The pressure of purchasing incredible whiskies with the idea of blending them in some ways subsided as soon as we got the samples back to the lab. We knew that we’d invested in some stunning stocks, but we didn’t know exactly how each tasted until we got them back to our studio and set up a very exciting tasting. But from the moment you set up that tasting - they become liquids. We disregard the origin, price, story and just focus on getting to know the liquid for what it is, what it might offer. These tastings took us weeks, and by the time we’d finished they were more than merely samples to us - each a fully formed personality with individual traits, quirks and its own distinct narrative.
Our modus operandi is to make the very best whiskies that we can, every time. We prioritise the creation of flavour at all costs. If we can’t replicate a whisky more than once, so be it. A defining factor in us deciding to make Woven a reality was spending time in labs with whisky makers tasting incredible things, then watching them get literally poured down the sink with a wry “of course, we could never actually do that” - the economics, the category dynamics, the micro scale required… In those moments it appeared very clear to us that in every big whisky company, there were frustrated blenders with their hands tied behind their backs by some invisible corporate reality of conventions, processes or simply an outdated status quo. As students and avid consumers of the craft spirits boom around the world - our values had shifted, and looking at the whisky category, it suddenly felt somewhat behind the times.
Our training was not in large whisky blending houses, in many ways it’s in other categories or even behind the bar. We don’t start with “benchmark formulas or ratios. We disregard origin, age, distillery reputation - everything in fact, except flavour. This in itself doesn’t feel all that groundbreaking, but once we start looking at the decisions we end up making, the processes we end up adding, it becomes quite a mish mash of traditional (lost techniques) and new, innovative ones or those borrowed from parallel industries, notably cognac and bourbon production. Scotland's whisky industry is set in its ways. There are traditions, ways of doing things so ingrained that they've bypassed any reappraisal. We're fortunate to work with one of the most open minded distilleries in the industry. If we can say anything about the team at Holyrood it is that they are as curious and open minded to trying new things as we could have hoped for. And they're very patient.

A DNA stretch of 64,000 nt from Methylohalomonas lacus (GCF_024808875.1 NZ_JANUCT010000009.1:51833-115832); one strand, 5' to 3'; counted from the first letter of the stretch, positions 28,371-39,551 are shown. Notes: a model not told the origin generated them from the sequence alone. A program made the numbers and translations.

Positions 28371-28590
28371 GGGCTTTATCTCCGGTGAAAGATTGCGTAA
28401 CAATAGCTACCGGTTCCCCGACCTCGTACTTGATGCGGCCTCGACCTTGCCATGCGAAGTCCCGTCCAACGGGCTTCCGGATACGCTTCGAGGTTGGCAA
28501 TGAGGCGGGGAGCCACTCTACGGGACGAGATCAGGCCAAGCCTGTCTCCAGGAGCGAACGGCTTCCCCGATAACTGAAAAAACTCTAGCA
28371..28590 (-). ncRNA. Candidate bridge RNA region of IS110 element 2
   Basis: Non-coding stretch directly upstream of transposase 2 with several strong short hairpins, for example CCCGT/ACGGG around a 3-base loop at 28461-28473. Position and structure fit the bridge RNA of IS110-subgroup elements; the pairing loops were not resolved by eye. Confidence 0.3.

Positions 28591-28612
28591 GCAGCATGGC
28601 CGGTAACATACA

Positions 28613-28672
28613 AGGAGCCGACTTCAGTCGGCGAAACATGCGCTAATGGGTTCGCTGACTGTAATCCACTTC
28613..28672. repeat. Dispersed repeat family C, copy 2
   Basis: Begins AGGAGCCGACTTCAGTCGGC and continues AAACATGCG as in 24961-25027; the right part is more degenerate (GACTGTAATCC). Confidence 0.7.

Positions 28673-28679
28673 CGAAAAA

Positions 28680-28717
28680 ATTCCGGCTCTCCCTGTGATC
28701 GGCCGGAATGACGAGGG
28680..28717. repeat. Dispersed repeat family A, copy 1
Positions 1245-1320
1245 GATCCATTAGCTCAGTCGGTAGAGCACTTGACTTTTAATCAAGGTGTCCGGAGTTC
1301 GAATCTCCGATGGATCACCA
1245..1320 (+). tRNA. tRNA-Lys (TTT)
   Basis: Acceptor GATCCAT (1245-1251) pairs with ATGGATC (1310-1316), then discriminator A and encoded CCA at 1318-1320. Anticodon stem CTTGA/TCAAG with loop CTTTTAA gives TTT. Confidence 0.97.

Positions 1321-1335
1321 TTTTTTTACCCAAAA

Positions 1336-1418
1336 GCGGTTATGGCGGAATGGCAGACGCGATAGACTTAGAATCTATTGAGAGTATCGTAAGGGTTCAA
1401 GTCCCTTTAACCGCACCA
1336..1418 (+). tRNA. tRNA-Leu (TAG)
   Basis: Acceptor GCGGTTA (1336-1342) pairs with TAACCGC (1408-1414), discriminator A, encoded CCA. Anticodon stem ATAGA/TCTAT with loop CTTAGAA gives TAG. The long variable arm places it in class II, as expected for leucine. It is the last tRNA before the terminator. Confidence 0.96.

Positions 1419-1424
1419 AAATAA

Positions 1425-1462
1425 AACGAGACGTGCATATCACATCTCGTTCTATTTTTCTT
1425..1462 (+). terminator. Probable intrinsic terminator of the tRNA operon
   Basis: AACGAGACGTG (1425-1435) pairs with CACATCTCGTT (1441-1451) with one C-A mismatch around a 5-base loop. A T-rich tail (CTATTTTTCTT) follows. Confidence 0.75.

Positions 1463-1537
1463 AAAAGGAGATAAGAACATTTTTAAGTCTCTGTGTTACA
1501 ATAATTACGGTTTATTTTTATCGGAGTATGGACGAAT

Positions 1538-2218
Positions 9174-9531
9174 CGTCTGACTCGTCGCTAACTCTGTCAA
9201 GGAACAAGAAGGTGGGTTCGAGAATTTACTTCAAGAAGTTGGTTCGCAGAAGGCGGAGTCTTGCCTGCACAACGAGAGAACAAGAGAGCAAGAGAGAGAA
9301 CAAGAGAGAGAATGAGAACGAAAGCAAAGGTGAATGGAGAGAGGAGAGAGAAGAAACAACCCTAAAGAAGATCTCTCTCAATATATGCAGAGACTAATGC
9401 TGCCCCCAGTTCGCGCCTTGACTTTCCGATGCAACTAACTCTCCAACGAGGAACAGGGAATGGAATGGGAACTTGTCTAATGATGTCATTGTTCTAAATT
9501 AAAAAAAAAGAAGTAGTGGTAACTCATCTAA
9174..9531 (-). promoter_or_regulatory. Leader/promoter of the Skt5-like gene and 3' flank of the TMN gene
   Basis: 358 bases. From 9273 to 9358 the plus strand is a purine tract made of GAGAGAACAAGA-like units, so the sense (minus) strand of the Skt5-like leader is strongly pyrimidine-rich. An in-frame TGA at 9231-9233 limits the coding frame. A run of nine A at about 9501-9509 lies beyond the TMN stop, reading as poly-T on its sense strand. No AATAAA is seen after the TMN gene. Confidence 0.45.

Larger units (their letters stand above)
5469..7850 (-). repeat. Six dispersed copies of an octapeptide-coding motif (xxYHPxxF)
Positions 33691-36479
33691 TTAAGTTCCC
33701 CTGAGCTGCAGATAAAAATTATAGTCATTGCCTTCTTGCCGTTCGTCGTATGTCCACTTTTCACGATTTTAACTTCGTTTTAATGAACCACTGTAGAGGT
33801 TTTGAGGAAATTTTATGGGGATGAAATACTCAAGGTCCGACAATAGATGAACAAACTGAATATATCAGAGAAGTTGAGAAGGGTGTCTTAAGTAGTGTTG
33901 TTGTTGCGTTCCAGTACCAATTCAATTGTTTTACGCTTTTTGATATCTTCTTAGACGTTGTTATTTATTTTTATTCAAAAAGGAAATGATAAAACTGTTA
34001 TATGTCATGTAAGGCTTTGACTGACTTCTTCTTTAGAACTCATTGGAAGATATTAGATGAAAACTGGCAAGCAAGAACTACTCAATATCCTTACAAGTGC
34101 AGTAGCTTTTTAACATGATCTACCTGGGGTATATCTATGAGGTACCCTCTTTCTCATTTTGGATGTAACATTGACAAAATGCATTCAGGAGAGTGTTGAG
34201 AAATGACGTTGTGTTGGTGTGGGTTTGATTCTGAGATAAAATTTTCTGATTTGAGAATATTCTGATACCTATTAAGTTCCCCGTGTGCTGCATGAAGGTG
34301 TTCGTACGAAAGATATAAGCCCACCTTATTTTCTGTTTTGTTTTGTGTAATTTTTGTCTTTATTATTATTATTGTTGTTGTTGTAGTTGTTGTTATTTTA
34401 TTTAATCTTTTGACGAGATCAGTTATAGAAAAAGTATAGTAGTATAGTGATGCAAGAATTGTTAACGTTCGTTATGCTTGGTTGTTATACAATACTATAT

We set out to make whisky experiences. They’re liquid poems, designed to move the drinker in one way or another. We can’t control that, but we can build liquids that we believe are capable of that. We don’t expect everyone to like everything. There will be discussion, debate, disdain! But we have only good intentions, we aim do right by the drinker in every decision we make. That was a key reason for us wanting to create Woven.
Some techniques we use, others we lose
We refuse to use the permitted artificial colouring, and we opt not to chill filter our blends to preserve the full natural flavours within the whiskies. There’s nothing necessarily wrong with those practices, and we respect those that choose to do them - but it's simply not true that they don't affect flavour. They’re just a few on the list that we don’t think we need or serve our overall purpose. There are loads of things we do do though that subtly enhance the experiences we create - After blending we marry our liquids in wood for as long as we can before bottling - allowing flavours to integrate and harmonise before bottling. We reduce our liquids to bottling strength in small steps, a technique borrowed from Cognac production where the upmost care is taken to try and preserve the liquid’s integrity.
We’ll have more on these techniques and others in subsequent journal posts. Suffice to stay the learning curve is steep, our curiosity is high and we’re excited by the possibilities and some incredible early findings in small lab scale trials.